Loss of habitat and connectivity during drought

Laize, C.; Nineham, N.; Dunbar, M.; Hannah, D.; Bell, V.; Acreman, M.. 2017 Loss of habitat and connectivity during drought. In: HydroEco 2017, 6th International Multidisciplinary Conference on Hydrology and Ecology, Birmingham, UK, 18­‐23 June 2017. (Unpublished)

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This study focuses on eco-hydraulics as a mean to assess the impact of drought on river ecosystems. The health of a river is influenced by many interacting natural and anthropogenic factors among which is flow (discharge). While all facets of the flow regime are important to river ecosystems, discharge has only an indirect effect. Indeed river organisms respond directly to river hydraulics in terms of: (i) available physical habitat (ie depth, velocity) created by the interaction between flow and channel morphology; (ii) river longitudinal connectivity (ie less opportunity to explore food sources, or to find most suitable conditions when connectivity is broken). During a drought, the decrease in discharge first cause a loss of physical habitat, then of connectivity. We chose to represent river hydraulics using Hydraulic Geometry (HG), which is a simple characterisation of river hydraulics as wetted width, mean water depth, and mean water velocity modelled as power functions of flow in natural rivers. We fitted HG models at about 3000 sites in England and Wales. Firstly, we aimed to understand better river hydraulic sensitivity to flow variability and, to assess how catchment properties can influence this. HG models coefficients were analysed against a wide range of catchment descriptors. Secondly, for a subset of sites covering a wide geographical area, we generated time series of depth, width, and velocity. We quantified typical habitat loss at sites during drought years. Site information was then aggregated at catchment level to assess how fragmented they are under drought conditions. Results were mapped. The approach was used with both historical and projected future discharge data.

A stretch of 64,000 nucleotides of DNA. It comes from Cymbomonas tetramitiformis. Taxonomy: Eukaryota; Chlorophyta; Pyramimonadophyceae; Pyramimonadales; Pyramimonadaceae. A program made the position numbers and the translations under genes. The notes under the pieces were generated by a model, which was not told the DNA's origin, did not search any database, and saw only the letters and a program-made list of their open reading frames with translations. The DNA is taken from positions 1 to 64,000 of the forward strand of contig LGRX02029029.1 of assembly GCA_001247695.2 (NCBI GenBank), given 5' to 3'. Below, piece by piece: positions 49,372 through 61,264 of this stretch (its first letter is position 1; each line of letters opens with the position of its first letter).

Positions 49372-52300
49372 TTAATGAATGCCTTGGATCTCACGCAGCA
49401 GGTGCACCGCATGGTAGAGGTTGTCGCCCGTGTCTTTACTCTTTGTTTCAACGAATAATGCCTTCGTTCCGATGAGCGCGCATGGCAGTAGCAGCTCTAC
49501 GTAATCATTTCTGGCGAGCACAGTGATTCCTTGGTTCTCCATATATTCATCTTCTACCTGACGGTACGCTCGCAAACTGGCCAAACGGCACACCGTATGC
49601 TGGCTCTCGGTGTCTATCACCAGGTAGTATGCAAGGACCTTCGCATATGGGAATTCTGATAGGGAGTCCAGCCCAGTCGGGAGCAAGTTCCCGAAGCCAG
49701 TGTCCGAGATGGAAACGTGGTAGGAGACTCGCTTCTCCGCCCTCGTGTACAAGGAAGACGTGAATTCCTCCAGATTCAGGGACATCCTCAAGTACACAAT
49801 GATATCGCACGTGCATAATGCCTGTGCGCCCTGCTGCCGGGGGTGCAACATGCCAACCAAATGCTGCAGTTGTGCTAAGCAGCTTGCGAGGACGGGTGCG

Item Type: Publication - Conference Item (Paper)
CEH Sections/Science Areas: Acreman
Additional Keywords: drought, river, connectivity, habitat loss, eco-hydraulics
NORA Subject Terms: Ecology and Environment
Date made live: 19 Jul 2017 11:51 +0 (UTC)

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